The partially-combusted particulate matter that is produced as a cigarette burns forms a resinous material called “tar”. Cigarette tar is different than the tar used on roads, but is very toxic. Marijuana smoke produces a very similar tar to cigarette smoke, and is just as dangerous.

53. Talks like Sylvester : LISPS
Sylvester J. Pussycat was also known as Puddy Tat, and was a character who appeared in “Looney Tunes” and “Merrie Melodies” cartoons. Sylvester was the cat who was often trying to get the better of Tweety Bird, Speedy Gonzales and Hippety Hopper. Sylvester’s trademark line is the exclamation “Sufferin’ succotash!”, which emphasizes the characters pronounced lisp.

58. Deli option : TO GO
The word “delicatessen” (or “deli” for short) came into English from the German “Delikatessen”. The Germans borrowed the word from French, in which language “délicatesse” means “delicious things (to eat)”. The term’s ultimate root is “delicatus”, the Latin for “giving pleasure, delightful”.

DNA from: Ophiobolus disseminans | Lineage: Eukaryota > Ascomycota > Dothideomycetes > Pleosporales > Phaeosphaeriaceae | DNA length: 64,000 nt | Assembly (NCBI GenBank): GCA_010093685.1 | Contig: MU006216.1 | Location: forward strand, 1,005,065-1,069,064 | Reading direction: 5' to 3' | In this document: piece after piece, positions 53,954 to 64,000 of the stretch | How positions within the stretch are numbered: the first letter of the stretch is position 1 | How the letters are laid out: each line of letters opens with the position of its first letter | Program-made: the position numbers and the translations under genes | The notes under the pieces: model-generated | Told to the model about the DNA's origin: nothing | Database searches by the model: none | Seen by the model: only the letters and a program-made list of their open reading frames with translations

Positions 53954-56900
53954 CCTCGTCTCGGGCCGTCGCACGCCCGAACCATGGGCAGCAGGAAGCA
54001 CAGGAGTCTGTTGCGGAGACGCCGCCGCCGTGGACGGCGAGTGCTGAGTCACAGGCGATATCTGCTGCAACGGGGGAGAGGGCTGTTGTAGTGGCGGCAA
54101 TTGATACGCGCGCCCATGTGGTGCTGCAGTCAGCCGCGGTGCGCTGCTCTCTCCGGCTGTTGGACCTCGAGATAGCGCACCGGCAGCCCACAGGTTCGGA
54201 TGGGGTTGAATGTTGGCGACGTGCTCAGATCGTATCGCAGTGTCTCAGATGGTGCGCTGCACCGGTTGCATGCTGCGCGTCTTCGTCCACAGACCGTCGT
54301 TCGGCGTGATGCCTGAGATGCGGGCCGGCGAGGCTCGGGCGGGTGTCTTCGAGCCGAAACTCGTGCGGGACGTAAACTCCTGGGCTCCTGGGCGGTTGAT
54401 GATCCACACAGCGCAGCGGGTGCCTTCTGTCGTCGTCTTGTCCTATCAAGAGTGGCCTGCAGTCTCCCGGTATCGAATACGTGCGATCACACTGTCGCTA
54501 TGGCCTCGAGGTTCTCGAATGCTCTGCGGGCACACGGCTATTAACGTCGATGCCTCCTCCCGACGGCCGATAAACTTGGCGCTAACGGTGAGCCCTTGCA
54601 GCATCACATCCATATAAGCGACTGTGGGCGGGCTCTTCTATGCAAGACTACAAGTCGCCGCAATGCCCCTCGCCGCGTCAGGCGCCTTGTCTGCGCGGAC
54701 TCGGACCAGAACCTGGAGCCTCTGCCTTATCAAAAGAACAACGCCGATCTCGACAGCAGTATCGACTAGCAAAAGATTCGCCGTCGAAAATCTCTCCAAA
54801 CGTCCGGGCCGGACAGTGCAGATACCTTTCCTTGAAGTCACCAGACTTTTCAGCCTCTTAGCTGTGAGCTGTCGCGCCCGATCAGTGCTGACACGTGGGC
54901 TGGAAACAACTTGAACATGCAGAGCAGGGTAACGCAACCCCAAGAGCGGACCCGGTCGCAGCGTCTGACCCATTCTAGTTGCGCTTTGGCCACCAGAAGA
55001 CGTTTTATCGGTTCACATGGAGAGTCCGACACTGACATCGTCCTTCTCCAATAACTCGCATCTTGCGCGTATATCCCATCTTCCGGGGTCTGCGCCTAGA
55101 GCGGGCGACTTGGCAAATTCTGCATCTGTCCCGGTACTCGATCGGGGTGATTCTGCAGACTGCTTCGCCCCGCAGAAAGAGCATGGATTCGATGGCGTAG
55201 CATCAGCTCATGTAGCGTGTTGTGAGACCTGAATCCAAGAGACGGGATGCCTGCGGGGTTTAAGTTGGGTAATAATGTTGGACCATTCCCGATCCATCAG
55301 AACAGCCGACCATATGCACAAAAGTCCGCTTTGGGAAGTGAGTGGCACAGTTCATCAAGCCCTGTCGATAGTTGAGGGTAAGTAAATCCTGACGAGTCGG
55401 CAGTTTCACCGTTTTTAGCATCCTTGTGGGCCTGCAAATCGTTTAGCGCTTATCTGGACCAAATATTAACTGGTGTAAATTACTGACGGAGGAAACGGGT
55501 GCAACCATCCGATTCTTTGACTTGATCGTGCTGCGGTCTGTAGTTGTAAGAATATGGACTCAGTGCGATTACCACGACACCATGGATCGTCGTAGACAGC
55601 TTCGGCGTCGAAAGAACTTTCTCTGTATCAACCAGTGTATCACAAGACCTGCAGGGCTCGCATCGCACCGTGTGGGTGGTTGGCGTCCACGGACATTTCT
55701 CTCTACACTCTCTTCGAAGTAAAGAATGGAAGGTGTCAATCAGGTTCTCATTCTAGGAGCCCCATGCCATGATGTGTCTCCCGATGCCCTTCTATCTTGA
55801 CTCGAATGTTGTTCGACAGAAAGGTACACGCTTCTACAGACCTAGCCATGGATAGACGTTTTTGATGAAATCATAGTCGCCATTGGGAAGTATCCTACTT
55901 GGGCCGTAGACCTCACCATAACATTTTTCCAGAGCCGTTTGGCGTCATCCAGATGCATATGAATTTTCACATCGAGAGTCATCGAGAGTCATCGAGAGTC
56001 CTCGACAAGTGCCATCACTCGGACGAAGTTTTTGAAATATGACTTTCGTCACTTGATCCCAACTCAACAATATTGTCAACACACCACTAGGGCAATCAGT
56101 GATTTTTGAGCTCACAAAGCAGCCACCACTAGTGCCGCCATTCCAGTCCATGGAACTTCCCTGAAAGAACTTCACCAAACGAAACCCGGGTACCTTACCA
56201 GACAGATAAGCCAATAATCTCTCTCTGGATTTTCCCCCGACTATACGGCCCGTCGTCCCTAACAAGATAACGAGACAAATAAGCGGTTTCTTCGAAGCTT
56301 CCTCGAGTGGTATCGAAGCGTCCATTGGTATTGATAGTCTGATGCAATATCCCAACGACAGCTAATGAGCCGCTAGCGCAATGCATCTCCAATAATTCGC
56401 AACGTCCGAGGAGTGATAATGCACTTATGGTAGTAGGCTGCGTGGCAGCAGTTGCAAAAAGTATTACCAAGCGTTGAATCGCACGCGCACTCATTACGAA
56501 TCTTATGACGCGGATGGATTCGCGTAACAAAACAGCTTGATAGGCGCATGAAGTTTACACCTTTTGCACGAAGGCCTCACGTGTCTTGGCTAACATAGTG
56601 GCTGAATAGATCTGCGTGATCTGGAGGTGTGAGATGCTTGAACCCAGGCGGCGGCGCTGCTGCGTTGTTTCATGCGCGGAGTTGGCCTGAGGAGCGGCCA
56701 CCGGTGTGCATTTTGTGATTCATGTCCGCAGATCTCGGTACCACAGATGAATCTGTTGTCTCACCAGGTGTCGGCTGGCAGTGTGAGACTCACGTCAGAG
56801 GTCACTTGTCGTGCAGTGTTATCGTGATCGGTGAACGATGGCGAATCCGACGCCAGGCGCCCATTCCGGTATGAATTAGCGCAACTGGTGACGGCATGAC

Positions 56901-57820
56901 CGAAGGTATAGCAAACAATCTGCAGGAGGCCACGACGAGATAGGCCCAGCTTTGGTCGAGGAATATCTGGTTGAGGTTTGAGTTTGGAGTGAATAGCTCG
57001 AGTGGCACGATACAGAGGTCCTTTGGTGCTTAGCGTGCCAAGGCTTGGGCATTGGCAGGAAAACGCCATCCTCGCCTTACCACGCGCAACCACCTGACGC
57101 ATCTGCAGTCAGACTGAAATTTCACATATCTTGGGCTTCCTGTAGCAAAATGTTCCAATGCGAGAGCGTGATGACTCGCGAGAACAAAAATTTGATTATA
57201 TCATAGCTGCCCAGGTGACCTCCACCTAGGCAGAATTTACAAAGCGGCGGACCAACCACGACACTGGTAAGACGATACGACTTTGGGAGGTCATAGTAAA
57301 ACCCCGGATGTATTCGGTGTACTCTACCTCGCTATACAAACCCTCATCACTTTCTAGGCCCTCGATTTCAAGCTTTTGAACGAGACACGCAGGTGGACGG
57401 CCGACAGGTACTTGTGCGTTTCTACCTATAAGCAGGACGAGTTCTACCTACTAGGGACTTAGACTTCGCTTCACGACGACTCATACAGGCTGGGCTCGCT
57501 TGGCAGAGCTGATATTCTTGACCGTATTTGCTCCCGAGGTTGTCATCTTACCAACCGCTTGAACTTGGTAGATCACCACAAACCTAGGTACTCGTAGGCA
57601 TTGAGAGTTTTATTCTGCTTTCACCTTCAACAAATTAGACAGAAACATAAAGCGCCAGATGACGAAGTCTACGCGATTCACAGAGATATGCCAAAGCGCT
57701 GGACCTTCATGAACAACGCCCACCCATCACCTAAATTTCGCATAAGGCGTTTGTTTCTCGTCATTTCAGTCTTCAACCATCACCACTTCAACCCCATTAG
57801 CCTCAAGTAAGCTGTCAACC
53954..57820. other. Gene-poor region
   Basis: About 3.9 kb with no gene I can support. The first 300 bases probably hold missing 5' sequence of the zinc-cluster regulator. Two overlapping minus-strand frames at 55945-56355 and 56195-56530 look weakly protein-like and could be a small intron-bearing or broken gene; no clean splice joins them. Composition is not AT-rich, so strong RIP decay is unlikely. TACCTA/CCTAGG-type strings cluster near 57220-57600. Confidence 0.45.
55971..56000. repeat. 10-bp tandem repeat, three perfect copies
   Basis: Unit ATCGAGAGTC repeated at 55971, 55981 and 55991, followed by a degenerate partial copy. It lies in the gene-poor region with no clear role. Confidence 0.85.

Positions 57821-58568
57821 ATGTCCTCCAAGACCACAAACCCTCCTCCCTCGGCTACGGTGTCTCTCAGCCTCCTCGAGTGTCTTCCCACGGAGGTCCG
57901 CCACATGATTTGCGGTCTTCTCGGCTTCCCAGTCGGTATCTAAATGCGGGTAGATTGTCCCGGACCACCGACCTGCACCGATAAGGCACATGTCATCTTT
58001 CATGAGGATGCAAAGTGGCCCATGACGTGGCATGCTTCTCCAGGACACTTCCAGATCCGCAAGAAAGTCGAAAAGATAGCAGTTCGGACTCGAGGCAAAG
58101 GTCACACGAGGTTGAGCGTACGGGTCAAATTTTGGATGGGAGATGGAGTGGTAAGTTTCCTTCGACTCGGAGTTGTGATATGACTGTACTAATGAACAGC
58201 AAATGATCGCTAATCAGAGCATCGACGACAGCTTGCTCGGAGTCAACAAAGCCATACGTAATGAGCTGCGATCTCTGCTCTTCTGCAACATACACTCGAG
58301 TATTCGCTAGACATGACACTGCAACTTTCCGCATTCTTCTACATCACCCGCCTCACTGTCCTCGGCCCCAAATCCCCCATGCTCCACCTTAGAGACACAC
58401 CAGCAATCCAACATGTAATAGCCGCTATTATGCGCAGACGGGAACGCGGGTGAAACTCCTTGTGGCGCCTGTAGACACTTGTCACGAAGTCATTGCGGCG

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For the sake of completion, here is a full listing of all the answers:
Across
1. Infomercial pioneer : RONCO
6. Tough to grasp : DEEP
10. Mid-16th-century year : MDLI
14. Add bling to : ADORN
15. Cross initials : INRI
16. 18 Louises : ROIS
17. “Enough said!” : GOT IT!
18. Apothecary container : VIAL
19. Historic 2016 Obama destination : CUBA
20. Scorpion, for one : ARACHNID
22. Short and thick : STUBBY
24. Ball of yarn : SKEIN
25. Turns on, as notifications on a smartphone : ENABLES
26. In the past : AGO
28. Farmworker in a Millet painting : GLEANER
30. Suffix with ranch : -ERO
31. Mickey Mouse’s dog : PLUTO
33. PC drive insert : CD-ROM
35. Lacoste product : POLO
36. Spanish baths : BANOS
38. Three or four : A FEW
42. Jazz singer Carmen : MCRAE
44. ___ strike : DRONE
45. Cousin of FWIW : BTW
48. Broadcast time : AIR DATE
51. Like all primes except 2 : ODD
52. Inflation-adjusted econ. stat : REAL GNP
54. “Gute ___” (German bedtime words) : NACHT
56. Not in a knot, say : UNTIED
57. Accepts : AGREES TO
60. Moscow news source : TASS